On February 20, 2024, the California Court of Appeal largely affirmed an eight-figure judgment against Ashford University (“Ashford”), an on-line, for-profit college, and its parent company, Zovio, Inc. (formerly Bridgepoint Education) for violations based on false and misleading statements to prospective students. Ashford and Zovio had not challenged the trial court’s liability determination, but sought review and reduction of the penalty awarded in that action. The Court of Appeal largely upheld the award, but reduced the original $22,375,782 judgment by $933,453, leaving Ashford and Zovio liable for $21,442,329.

The underlying action commenced as an enforcement action filed by the California Attorney General in 2017. In that complaint, the CA AG alleged that Ashford and Zovio had violated California’s Unfair Competition Law, Bus, & Prof. Code § 17200 et seq. (“UCL”) and False Advertising Law, Bus, & Prof. Code § 17500 et seq. (“FAL”) by making numerous misrepresentations to prospective students regarding the cost of attendance, availability of financial aid, efficacy of programs to prepare students for careers in various professions, and the ability to transfer academic credits. The CA AG also alleged violations of the UCL and FAL related to unfair, unlawful and fraudulent billing and collection practices. The State sought injunctive relief, restitution, and civil money penalties of $2,500 for each ACL violation and $2,500 for each FAL violation.

As discussed in the appellate court’s factual summary, Ashford’s former parent, Zovio, is an education technology services company that provides student enrollment services to higher education institutions. Zovio, which had never offered degree programs, purchased a small accredited campus-based religious university in Iowa in 2005, renamed it Ashford, and transformed it into an online institution. Ashford had more than 80,000 students at its peak and a bachelor’s degree from Ashford typically cost $40,000 to $60,000 with the majority of students paying with Title IV loans, income-based grants, and G.I. Bill funds. Zovio sold Ashford in December 2020 and it is now known as the University of Arizona Global Campus.

In a lengthy decision issued after a bench trial in 2021, the trial court found that defendants created a high-pressure, fear-based culture in the Ashford admissions department which emphasized enrollment numbers over accuracy of information provided to prospective students. According to the trial court, the defendants:

  • Falsely promised prospective students that Ashford degrees qualified students for teaching careers, ignoring the fact that students would need to obtain a license by completing a state-approved teaching program.
  • Misled prospective students that Ashford degrees qualified them for “helping careers” – nursing, social work, and drug and alcohol counseling – which also required state licensure or certification.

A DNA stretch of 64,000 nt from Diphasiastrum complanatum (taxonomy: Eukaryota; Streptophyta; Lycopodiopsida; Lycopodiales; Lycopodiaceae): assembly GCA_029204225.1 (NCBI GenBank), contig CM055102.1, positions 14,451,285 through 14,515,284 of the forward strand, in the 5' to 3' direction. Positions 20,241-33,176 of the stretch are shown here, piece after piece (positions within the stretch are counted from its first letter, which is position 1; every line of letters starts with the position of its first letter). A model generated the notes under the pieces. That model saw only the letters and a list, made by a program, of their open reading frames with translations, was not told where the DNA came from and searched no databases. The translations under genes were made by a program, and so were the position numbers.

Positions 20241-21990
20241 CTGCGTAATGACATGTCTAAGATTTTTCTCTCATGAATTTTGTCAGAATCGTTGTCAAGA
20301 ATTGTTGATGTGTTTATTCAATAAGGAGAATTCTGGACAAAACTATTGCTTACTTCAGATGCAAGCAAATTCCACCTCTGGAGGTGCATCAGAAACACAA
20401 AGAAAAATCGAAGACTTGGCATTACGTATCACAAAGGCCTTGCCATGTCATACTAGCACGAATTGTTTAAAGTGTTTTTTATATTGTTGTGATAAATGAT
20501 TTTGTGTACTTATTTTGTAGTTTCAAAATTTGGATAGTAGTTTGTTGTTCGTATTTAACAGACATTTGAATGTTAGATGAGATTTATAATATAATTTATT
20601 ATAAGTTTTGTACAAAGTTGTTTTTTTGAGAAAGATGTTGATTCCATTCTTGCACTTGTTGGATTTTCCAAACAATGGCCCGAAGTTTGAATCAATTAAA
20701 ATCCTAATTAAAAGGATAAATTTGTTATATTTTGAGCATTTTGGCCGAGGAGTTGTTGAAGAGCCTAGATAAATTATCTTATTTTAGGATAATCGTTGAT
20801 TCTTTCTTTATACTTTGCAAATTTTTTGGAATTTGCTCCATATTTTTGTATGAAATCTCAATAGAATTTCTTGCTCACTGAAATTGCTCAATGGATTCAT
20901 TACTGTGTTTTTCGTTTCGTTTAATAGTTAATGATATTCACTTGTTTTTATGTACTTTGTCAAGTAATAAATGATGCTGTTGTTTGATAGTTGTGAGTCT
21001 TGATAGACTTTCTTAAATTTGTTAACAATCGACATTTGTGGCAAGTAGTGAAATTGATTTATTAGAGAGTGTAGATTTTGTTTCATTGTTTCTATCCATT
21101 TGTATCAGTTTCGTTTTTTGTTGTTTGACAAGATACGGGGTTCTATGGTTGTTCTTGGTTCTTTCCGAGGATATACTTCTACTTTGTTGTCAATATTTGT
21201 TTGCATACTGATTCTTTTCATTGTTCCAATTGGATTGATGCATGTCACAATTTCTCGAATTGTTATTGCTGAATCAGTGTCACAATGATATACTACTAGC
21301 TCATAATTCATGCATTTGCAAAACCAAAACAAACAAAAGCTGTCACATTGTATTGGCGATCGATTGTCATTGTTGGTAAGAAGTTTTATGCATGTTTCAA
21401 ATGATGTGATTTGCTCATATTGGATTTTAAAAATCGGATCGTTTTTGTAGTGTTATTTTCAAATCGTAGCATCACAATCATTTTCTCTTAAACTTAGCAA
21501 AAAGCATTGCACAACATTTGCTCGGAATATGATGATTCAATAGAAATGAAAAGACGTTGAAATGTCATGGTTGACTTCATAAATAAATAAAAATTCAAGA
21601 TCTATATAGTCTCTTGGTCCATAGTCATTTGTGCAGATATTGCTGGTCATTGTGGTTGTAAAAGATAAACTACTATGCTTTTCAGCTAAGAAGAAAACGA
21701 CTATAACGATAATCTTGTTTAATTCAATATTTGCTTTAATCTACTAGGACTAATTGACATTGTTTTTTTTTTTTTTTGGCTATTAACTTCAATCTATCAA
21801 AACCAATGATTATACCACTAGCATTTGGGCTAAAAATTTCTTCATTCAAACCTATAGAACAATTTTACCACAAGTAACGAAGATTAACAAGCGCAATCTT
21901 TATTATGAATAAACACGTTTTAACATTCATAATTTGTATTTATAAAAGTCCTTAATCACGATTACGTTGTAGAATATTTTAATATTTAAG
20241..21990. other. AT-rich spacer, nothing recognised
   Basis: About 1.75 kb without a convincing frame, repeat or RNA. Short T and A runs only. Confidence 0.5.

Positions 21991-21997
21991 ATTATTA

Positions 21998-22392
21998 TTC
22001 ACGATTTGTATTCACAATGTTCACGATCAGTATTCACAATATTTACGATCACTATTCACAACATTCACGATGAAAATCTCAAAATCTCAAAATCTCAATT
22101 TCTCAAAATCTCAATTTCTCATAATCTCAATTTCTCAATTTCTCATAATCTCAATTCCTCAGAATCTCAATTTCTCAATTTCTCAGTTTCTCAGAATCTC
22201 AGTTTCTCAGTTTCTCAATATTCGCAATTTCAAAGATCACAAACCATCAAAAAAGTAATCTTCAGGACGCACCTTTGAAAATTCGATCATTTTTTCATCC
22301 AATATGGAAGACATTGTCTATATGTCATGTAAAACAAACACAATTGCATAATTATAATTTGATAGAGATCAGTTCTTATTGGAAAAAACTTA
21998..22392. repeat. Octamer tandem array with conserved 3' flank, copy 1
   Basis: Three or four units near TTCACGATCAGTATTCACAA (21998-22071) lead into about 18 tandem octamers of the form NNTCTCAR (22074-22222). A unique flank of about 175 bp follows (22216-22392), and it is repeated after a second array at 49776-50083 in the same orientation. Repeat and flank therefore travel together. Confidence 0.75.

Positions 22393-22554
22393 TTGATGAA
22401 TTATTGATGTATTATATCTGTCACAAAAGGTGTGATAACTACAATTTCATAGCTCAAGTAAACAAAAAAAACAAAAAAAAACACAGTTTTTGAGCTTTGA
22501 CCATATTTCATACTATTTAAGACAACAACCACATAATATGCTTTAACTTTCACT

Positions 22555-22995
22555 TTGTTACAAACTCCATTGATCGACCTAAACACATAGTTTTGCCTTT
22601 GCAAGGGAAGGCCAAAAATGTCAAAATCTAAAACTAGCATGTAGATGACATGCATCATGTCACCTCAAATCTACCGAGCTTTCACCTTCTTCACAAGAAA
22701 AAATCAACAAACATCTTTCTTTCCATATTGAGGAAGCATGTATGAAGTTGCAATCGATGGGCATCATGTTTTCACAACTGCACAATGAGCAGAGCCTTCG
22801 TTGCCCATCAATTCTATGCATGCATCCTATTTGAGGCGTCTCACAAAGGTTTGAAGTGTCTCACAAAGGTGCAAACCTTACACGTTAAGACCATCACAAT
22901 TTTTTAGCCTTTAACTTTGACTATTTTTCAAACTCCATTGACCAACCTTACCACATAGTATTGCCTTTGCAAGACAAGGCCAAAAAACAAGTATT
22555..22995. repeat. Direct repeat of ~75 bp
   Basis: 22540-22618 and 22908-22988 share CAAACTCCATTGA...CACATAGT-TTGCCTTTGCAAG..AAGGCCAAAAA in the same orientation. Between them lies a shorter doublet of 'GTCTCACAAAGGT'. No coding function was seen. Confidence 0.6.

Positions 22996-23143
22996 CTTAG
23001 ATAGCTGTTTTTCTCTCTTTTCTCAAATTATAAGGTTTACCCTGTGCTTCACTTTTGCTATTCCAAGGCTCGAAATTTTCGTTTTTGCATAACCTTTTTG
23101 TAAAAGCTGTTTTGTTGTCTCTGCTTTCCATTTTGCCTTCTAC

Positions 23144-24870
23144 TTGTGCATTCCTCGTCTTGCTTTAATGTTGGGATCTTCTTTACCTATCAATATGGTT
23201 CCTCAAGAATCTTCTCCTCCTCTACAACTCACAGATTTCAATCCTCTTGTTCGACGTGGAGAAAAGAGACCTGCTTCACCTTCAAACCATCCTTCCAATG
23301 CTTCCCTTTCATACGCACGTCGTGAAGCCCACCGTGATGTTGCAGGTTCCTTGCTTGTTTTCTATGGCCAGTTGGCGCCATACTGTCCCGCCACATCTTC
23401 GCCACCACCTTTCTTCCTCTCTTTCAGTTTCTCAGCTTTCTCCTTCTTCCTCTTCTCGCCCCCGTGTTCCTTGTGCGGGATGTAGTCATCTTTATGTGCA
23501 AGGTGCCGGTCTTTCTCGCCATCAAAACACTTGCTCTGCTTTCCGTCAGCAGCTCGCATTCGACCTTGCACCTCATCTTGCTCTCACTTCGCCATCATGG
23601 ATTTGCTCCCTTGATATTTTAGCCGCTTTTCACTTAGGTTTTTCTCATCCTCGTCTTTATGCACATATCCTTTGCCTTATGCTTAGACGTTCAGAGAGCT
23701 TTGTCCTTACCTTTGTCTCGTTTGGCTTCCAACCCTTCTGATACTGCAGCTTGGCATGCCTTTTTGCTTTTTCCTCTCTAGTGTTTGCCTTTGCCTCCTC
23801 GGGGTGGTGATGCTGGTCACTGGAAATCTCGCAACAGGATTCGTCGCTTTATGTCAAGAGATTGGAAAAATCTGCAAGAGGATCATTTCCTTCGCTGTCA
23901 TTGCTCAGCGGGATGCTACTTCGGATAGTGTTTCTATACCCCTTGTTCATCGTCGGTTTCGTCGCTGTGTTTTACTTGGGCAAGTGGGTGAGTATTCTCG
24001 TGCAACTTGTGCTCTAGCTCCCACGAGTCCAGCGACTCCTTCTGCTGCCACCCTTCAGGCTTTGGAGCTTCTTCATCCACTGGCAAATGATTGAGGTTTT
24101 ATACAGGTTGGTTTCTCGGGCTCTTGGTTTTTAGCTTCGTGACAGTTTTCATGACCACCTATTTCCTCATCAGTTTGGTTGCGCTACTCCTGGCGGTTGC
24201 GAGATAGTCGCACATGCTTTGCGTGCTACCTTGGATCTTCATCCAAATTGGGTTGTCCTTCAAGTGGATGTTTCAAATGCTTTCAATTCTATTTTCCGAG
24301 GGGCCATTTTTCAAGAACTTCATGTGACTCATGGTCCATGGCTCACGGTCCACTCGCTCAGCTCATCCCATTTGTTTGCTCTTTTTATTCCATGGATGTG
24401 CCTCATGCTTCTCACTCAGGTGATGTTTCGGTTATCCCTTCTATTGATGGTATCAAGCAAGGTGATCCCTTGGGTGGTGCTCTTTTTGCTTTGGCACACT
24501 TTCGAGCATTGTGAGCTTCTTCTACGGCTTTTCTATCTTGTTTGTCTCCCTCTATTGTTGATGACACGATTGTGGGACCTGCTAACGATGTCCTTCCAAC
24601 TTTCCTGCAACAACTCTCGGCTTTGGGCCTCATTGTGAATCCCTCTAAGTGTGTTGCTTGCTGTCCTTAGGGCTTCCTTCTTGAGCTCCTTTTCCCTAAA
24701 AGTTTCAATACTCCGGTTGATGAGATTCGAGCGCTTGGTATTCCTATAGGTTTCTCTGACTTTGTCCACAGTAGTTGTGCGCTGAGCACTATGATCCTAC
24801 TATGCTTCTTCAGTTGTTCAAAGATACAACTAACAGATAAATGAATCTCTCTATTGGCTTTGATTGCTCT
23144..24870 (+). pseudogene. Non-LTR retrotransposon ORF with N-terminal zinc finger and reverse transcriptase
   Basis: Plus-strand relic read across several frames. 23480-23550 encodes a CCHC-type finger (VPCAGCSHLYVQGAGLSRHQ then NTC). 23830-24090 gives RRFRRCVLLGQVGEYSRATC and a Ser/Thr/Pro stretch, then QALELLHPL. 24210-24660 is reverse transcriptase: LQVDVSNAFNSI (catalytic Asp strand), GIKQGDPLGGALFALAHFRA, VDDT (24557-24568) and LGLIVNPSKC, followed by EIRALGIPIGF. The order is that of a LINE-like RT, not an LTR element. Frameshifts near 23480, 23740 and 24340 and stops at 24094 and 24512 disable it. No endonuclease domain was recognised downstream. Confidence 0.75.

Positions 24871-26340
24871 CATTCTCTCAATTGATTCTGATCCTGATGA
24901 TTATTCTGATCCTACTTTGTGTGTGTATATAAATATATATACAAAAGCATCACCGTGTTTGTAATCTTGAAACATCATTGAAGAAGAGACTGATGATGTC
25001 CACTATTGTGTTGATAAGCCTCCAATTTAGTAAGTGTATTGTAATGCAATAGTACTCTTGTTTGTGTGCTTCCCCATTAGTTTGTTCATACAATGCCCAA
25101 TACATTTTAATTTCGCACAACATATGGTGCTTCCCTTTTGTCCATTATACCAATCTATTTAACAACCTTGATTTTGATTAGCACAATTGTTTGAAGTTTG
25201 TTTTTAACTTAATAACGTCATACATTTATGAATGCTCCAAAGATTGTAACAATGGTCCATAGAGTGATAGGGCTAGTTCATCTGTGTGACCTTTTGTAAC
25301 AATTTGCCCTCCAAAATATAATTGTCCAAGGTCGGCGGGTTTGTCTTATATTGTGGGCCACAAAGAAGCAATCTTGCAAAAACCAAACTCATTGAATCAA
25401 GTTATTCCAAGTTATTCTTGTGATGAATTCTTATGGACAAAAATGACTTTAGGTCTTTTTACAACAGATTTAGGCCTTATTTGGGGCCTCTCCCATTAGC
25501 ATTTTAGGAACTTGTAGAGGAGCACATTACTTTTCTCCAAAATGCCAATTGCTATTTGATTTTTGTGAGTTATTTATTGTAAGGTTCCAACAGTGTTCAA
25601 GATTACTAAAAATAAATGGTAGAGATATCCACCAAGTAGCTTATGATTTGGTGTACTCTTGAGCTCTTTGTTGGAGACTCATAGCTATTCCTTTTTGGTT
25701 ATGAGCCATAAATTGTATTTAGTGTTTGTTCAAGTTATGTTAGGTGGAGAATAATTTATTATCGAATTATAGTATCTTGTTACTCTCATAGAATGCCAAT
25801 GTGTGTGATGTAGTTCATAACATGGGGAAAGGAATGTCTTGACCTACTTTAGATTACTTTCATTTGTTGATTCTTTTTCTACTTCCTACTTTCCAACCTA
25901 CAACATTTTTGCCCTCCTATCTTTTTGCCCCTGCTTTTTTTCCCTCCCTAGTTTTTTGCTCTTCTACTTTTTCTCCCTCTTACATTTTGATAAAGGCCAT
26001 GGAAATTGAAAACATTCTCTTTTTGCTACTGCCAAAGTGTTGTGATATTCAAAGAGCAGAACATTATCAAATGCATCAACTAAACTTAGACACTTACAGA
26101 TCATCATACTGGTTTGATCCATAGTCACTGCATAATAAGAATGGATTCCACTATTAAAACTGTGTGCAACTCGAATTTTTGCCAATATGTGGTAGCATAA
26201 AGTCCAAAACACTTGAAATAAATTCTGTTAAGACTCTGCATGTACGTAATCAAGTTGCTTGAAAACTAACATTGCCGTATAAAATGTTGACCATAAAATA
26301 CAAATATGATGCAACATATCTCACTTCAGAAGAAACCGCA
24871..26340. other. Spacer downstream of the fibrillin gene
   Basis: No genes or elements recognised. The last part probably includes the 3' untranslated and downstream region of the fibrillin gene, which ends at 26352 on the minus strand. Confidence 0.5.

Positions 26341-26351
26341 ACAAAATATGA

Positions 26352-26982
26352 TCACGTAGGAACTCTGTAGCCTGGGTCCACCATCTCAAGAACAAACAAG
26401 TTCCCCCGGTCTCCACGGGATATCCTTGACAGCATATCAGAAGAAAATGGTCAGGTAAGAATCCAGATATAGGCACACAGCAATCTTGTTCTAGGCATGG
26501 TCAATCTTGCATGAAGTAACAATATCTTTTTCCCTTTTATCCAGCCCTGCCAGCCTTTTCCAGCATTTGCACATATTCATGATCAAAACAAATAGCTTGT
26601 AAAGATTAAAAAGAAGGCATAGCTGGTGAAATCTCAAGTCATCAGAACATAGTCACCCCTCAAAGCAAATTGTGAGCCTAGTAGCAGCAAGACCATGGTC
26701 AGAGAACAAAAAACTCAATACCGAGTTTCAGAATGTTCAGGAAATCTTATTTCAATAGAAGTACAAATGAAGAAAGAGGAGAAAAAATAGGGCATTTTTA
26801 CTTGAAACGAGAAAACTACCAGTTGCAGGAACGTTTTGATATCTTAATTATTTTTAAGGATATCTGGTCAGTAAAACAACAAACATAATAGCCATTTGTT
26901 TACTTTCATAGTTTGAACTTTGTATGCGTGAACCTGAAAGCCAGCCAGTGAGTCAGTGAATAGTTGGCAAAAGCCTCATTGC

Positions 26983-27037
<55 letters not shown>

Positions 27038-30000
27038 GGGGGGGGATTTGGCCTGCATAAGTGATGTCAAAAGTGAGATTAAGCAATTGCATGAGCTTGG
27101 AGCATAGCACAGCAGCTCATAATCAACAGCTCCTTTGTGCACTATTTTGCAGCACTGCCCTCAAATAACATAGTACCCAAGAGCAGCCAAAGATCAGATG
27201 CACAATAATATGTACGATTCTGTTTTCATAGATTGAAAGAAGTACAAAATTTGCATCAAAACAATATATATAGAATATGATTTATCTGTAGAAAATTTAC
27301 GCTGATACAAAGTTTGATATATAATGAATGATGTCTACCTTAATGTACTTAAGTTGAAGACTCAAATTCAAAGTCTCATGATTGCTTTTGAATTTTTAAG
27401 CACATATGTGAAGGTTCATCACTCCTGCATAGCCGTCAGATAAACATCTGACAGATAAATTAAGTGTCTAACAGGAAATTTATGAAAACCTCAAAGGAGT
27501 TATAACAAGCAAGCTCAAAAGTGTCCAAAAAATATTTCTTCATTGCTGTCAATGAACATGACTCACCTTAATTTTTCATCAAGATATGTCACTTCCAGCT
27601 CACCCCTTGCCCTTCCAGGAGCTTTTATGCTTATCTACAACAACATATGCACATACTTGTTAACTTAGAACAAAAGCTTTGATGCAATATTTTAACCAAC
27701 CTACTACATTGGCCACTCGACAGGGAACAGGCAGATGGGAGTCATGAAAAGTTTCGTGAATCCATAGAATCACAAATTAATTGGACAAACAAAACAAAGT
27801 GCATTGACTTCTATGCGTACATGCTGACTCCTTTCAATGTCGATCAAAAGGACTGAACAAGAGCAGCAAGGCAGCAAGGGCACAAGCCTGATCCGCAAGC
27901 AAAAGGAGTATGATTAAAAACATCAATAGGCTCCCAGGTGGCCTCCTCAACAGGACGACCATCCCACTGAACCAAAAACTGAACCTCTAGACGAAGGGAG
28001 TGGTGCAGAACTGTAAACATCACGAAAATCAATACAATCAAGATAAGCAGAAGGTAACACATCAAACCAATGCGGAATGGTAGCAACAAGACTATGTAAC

• Misled prospective students about financial aid and the costs that aid would cover.
  • Downplayed future debt, including deceptively representing future loan payments at a fraction of their potential size.
  • Misstated federal financial aid rules and requirements.
  • Misled prospective students on the feasibility and cost of taking two classes simultaneously or “doubling up” on class credits rather than taking one class at a time, which was standard.
  • Understated the cost of attendance in a number of ways, including leading students to believe that tuition would be their only cost and inaccurately comparing their pricing to other schools.
  • Misrepresented the pace and time commitment for completing a degree. Unlike a traditional four year program, Ashland students needed to take classes for 50 weeks a year – with no summer break – to earn 30 credits.
  • Misled prospective students about the ability to transfer credits in and out of Ashford.

In reducing the judgment by approximately $900,000, the appellate court found that some FAL violations fell outside of the applicable statute of limitations, but that the trial court did not otherwise err in its determination of the penalty.

In addition to the penalty, the Department of Education announced in August 2023, after the trial decision, that it approved $72 million in Borrower Defense to Repayment discharges for more than 2.300 Ashford students who applied for loan relief. Under the Borrower Defense program, borrowers can apply for a discharge of certain federal student loans if the school that they attended engaged in certain misconduct, including untruthful or misleading statements to induce enrollment and deceptive recruitment tactics.